Time for a return to old-school journalism?

Shorthand notebook

Shorthand: old school but still important

Have journalists become too dependent on the PR industry?

It’s said that there are now more PRs than journalists working in the UK. The growth in PR is not, though, the mirror image of a decline in journalism, as the PR’s role is much broader now than even a decade ago (for an excellent analysis on this, see this piece in the Independent by Ian Burrell).

There is a risk for the media in relying too much on PR. Short-staffed publications are often grateful for PR-generated material, but too often it is used uncritically, sometimes almost word for word.

This does not serve readers well; if they want PR material, they can find it on the companies’ own web sites. But the real danger lies in the way pressure to reproduce stories put out by the PR industry robs journalists of the time they need to do their own research. This is especially true in online publishing, where success is more likely to be measured by the quantity of stories, not their quality.

But it is possible to break the cycle. Some PR content can be useful, especially in specialist trade titles. Even so, my own experience is that most material sent out proactively by PR firms is of limited use. It tends to be too focused on products. Or, it is too focused on developments within a company that probably only interest people who work at that company, or at a pinch, its shareholders. (Material sent by PRs in response to a journalist’s query is a different case).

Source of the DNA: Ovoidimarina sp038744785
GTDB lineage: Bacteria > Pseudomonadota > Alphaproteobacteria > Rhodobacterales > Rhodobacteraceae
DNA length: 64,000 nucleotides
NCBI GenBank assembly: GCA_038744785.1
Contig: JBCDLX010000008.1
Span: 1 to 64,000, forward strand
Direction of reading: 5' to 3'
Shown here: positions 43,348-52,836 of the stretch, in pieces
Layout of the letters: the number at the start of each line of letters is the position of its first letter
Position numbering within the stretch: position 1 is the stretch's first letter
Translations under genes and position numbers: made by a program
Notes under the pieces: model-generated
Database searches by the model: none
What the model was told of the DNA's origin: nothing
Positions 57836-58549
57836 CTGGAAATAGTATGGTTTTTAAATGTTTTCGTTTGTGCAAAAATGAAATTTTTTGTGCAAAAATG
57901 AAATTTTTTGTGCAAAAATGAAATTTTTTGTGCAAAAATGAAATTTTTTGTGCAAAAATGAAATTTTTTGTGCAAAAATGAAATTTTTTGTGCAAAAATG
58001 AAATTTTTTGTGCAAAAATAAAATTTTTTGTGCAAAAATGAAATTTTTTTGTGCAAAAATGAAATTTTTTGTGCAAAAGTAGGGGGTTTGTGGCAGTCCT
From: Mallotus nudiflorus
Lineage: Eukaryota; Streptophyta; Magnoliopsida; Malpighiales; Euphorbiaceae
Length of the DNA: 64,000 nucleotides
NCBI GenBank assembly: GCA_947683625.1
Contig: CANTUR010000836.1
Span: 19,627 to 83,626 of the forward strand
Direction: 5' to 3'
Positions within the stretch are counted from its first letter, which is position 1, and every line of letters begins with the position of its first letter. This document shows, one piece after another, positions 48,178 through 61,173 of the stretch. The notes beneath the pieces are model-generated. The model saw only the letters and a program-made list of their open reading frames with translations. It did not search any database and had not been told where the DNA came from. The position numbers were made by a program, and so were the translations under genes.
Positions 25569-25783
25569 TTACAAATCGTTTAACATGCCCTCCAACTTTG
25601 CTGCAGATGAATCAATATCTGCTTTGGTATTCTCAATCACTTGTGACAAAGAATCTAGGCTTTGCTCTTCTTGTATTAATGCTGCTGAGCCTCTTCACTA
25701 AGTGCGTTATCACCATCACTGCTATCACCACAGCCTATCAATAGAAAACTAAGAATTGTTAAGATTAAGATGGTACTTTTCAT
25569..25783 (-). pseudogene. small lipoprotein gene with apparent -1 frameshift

Going through my own inbox, I’d suggest that more than 90 per cent of PR material is irrelevant — by that I mean that less than 10 per cent of material I am sent makes it into a story. Of the 10 per cent that does, only rarely does PR material lead to an idea; mostly it’s material I keep on file that fits into a story idea that either I, or an editor, develops further down the line. For national newspapers, I would say in all honesty that 99 per cent of material isn’t relevant. I can’t think of a single story, save for executive interviews, that I have written for a national in the last 12 months that started life as PR material.

That’s not to say PRs should not put out the material; there are good reasons that they should. Journalists, though, should not rely on it.

The answer: go back to the old school. Pick up the phone, speak to people, work contacts and the stories will come. Several times this week, on stories where PR firms said they could not help with contacts or interviews, I have been able to organise those interviews with just one or two calls. And at the end of the interview, asking the interviewee for their recommendation of other sources for the story often works wonders too.

Maybe in the new year, I will try switching off email for a day or two and see what happens. I reckon I will be more productive, but let me know your thoughts.


About stephenpritchard
Freelance journalist specialising in business and technology, based in London (UK).

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